Monday, January 29, 2007

More on the Minimum Wage

Here's an article by Chuck Collins about raising the minimum wage that's well worth reading in advance of tomorrow's scheduled Senate vote on this issue. Choice excerpts:
"People who tell you that raising the minimum wage will hurt small business are flat out full of it," said Lew Prince, co-owner of Vintage Vinyl, a music retail business in St. Louis. "Small business owners know that keeping workers is easier and cheaper than finding and training new ones."

Prince and a growing number of small business owners argue that paying a decent wage lowers employee turnover, improves morale and is the right thing to do. "Our long-term employees are way more likely to establish ongoing relationships with customers," said Prince.
. . .
For many business owners, paying their workers well is common sense. "Trying to save money by shortchanging my employees would be like skimping on ingredients," said Kirsten Poole, a petition signer and co-owner of Kirsten's Cafe and Dish Caterers in Silver Spring, Md. "I'd lose more than I saved because of declining quality, service, reputation and customer base. You can't build a healthy business or a healthy economy on a miserly minimum wage."

A growing body of evidence shows that successful businesses that are "built to last" don't skimp on wages. "It is a sound business decision to increase the minimum wage," said venture capitalist Adnan Durrani, president of Condor Ventures in Stamford, Conn. "I have found that without exception in the successful ventures we've backed, providing sustainable living wages yielded direct increases in productivity, job satisfaction and brand loyalty from customers, all contributing to higher returns for investors and employers."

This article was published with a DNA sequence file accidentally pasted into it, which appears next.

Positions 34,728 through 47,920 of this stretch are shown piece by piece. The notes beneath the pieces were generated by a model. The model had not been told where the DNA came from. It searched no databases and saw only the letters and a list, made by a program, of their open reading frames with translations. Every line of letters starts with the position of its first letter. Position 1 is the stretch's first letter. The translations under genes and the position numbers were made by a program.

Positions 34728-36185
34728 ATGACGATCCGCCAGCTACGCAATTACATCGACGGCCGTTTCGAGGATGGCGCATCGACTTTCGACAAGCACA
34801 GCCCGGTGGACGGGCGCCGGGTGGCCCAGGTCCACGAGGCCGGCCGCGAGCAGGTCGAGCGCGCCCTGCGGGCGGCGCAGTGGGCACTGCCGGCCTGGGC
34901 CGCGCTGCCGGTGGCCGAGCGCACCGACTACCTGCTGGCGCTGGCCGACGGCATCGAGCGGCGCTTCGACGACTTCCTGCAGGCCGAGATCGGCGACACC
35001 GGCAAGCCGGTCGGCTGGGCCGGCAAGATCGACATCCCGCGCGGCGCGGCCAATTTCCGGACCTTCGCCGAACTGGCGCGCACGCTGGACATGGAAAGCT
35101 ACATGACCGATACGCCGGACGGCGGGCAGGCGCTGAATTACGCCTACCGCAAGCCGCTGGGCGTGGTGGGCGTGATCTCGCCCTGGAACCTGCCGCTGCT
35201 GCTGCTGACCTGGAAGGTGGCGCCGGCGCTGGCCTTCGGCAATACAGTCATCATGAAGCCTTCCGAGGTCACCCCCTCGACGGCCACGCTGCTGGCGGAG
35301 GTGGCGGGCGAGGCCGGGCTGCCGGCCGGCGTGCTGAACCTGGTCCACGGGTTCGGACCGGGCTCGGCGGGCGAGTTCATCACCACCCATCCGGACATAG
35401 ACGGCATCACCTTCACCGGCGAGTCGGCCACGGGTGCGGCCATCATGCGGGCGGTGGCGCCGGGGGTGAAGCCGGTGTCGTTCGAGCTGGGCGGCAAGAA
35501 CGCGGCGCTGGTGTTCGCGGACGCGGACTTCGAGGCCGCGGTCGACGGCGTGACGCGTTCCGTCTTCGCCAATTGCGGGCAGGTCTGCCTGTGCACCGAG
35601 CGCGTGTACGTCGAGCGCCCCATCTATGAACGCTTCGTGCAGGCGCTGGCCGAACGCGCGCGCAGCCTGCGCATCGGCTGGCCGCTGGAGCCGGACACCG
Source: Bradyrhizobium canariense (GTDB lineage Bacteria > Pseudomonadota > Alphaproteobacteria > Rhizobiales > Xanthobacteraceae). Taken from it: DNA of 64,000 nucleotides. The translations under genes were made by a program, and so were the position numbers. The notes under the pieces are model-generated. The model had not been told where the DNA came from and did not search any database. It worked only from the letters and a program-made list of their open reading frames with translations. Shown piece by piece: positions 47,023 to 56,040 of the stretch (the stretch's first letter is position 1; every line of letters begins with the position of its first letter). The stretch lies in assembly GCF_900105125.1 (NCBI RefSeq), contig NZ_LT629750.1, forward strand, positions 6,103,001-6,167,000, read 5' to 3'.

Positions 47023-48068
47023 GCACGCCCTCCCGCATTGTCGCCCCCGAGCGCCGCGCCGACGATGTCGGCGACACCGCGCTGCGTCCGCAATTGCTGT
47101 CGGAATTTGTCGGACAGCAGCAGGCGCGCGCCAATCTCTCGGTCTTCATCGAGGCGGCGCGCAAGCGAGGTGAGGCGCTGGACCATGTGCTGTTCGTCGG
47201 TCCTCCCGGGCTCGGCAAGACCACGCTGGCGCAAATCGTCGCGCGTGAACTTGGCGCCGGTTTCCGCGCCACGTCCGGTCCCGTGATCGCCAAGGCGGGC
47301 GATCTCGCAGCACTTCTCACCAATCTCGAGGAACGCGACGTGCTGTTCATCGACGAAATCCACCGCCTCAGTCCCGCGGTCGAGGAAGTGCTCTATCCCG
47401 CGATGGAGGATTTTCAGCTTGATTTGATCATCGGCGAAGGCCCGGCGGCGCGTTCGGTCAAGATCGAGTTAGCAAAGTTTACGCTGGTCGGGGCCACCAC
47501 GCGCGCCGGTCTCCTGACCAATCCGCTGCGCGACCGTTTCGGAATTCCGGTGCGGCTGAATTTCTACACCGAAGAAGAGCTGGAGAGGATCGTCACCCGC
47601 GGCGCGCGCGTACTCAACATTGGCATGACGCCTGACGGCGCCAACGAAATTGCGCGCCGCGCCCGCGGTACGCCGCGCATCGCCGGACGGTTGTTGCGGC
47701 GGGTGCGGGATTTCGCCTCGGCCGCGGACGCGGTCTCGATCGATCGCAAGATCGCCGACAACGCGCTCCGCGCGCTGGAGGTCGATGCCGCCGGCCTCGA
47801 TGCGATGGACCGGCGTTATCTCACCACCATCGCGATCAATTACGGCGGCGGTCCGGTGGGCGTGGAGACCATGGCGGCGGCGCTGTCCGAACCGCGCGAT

Research by the Economic Policy Institute validates the theory that raising the minimum wage will have a positive effect for low-wage workers without a negative effect on the economy.
Raising the minimum wage is common sense, right? Here's the problem:
The measure will eventually pass the Senate. The only question is how much corporate lard will be added to slide it through the Senate and across the President's desk. Small-business owners know that most of these tax breaks aren't for them. "They're trying to add a bunch of pork and so-called tax breaks for the big businesses that are trying to gobble up our customers," observed Lew Prince.
Tell Senator Clinton and Senator Schumer to hold the line and pass a clean bill in the Senate to raise the minimum wage!

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